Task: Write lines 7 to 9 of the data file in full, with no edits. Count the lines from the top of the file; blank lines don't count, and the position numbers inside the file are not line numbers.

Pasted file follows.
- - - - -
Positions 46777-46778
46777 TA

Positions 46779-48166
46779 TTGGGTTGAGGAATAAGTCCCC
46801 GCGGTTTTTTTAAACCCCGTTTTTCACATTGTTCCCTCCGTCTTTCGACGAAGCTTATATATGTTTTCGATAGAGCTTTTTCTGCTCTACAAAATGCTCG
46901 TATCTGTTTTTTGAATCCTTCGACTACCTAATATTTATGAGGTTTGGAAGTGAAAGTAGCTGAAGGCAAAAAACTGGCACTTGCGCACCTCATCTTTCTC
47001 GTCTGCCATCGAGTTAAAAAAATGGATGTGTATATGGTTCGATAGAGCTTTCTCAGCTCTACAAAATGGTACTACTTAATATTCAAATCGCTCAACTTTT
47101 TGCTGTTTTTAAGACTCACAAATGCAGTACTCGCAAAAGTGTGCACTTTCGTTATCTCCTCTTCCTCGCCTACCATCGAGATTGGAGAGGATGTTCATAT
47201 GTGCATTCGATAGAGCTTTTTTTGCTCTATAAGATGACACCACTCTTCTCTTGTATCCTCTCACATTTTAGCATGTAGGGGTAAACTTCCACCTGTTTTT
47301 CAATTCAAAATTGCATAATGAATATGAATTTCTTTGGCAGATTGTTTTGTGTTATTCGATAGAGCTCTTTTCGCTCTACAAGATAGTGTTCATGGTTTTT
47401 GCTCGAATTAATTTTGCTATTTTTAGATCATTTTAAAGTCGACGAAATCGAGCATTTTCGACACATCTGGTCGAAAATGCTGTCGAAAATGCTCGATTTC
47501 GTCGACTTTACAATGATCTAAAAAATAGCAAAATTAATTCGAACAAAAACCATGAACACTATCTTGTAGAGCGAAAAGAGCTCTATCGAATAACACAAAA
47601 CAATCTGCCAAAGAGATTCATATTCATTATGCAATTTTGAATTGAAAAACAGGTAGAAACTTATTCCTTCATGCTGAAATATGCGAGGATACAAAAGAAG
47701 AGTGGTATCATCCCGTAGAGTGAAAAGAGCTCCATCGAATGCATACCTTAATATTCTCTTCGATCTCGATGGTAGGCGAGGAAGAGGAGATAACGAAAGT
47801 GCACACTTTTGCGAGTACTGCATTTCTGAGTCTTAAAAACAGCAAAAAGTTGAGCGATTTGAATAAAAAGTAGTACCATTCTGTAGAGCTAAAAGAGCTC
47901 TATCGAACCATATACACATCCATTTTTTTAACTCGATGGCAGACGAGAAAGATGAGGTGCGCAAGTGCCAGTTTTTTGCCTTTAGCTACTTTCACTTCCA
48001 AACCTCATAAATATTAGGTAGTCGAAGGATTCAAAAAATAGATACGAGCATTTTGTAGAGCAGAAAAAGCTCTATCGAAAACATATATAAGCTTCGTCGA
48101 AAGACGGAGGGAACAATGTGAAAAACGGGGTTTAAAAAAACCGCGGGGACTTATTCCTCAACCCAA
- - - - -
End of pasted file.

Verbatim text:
47001 GTCTGCCATCGAGTTAAAAAAATGGATGTGTATATGGTTCGATAGAGCTTTCTCAGCTCTACAAAATGGTACTACTTAATATTCAAATCGCTCAACTTTT
47101 TGCTGTTTTTAAGACTCACAAATGCAGTACTCGCAAAAGTGTGCACTTTCGTTATCTCCTCTTCCTCGCCTACCATCGAGATTGGAGAGGATGTTCATAT
47201 GTGCATTCGATAGAGCTTTTTTTGCTCTATAAGATGACACCACTCTTCTCTTGTATCCTCTCACATTTTAGCATGTAGGGGTAAACTTCCACCTGTTTTT